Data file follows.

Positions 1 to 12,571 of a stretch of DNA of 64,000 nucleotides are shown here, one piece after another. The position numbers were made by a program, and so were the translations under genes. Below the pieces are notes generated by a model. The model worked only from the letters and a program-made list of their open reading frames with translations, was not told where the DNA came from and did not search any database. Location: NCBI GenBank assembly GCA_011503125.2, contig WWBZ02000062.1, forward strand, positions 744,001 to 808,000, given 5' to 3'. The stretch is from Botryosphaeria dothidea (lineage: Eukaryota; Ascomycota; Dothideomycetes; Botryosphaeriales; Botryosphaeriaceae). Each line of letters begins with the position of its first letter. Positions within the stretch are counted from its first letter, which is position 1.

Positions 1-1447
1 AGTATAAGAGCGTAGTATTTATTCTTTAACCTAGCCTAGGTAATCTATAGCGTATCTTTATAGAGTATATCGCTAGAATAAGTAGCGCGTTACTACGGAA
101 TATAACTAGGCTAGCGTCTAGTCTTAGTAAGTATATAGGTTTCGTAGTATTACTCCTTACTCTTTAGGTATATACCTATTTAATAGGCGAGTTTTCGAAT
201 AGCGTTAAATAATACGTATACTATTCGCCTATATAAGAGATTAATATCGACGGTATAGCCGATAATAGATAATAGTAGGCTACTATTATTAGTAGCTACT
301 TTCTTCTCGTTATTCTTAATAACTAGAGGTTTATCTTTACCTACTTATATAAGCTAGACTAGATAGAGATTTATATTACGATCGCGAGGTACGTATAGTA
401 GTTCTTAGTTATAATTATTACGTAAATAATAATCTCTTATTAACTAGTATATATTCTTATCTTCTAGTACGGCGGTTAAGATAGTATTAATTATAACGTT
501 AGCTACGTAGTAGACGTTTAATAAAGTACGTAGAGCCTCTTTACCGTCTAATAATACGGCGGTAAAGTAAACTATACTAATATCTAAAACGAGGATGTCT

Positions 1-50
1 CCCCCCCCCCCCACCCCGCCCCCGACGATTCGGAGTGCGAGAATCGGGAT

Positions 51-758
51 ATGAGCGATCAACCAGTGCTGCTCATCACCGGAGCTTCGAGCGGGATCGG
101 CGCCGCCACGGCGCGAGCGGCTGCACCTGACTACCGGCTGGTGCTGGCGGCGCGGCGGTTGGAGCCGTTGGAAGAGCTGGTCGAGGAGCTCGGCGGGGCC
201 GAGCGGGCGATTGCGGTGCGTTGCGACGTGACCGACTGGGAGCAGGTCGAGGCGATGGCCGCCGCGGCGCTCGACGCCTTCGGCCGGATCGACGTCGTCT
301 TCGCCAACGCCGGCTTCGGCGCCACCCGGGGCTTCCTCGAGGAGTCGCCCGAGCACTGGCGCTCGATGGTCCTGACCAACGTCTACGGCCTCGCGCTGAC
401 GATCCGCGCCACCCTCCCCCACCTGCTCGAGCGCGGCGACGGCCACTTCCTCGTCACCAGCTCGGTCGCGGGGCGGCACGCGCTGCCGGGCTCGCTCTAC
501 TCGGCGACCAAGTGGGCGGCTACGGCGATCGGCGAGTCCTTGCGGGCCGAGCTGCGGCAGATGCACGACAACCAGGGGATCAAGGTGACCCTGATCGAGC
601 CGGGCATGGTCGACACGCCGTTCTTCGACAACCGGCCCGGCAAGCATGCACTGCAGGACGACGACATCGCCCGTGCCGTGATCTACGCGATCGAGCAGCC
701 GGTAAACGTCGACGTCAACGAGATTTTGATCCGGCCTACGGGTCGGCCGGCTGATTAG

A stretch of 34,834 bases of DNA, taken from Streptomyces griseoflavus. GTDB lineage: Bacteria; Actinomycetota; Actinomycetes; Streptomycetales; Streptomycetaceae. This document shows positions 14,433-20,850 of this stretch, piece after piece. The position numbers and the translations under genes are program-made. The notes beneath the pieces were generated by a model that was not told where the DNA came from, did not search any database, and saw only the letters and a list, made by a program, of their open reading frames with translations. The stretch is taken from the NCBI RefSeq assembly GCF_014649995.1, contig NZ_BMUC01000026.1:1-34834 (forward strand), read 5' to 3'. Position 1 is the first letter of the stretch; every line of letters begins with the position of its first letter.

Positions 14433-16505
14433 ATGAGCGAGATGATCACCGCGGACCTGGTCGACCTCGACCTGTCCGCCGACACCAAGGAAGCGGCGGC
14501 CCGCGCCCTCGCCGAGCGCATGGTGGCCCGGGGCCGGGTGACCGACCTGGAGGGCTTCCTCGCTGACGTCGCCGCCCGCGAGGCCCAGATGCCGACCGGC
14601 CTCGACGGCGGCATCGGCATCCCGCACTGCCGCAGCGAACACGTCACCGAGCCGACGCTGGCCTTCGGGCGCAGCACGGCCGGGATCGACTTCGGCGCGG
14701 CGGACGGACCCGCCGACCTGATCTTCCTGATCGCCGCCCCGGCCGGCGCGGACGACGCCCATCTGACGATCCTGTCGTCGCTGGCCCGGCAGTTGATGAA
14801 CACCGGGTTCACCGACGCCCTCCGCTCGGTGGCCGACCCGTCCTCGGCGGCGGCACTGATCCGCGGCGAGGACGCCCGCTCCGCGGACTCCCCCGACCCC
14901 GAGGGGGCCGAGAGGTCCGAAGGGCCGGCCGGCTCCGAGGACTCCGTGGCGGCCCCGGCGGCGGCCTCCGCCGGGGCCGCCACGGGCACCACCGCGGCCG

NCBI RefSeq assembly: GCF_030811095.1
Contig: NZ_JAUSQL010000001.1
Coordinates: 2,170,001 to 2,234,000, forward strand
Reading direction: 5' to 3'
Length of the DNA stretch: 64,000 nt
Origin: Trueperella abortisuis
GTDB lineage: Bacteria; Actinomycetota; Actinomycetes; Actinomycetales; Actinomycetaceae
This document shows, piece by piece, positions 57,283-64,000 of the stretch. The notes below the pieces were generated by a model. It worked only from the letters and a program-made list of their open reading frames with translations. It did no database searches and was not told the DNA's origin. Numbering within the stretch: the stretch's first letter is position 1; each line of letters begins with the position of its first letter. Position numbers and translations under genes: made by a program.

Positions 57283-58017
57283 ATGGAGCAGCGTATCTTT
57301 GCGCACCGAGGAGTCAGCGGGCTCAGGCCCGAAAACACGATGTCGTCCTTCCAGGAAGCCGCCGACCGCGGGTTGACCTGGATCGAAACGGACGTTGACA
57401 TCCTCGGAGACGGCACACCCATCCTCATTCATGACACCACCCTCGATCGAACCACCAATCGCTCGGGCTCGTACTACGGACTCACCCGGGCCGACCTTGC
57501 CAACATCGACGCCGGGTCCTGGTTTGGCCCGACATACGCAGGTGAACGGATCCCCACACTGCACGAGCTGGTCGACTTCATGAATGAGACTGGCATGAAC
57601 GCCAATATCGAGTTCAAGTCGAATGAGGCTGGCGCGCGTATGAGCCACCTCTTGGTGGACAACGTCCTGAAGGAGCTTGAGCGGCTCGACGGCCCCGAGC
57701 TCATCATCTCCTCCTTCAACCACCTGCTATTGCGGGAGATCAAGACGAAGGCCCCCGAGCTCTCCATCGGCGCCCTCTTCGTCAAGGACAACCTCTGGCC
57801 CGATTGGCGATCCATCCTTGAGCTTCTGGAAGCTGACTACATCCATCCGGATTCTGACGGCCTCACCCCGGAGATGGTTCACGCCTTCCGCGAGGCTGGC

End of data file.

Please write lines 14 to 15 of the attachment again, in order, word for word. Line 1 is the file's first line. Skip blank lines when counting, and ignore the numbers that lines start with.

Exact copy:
201 GAGCGGGCGATTGCGGTGCGTTGCGACGTGACCGACTGGGAGCAGGTCGAGGCGATGGCCGCCGCGGCGCTCGACGCCTTCGGCCGGATCGACGTCGTCT
301 TCGCCAACGCCGGCTTCGGCGCCACCCGGGGCTTCCTCGAGGAGTCGCCCGAGCACTGGCGCTCGATGGTCCTGACCAACGTCTACGGCCTCGCGCTGAC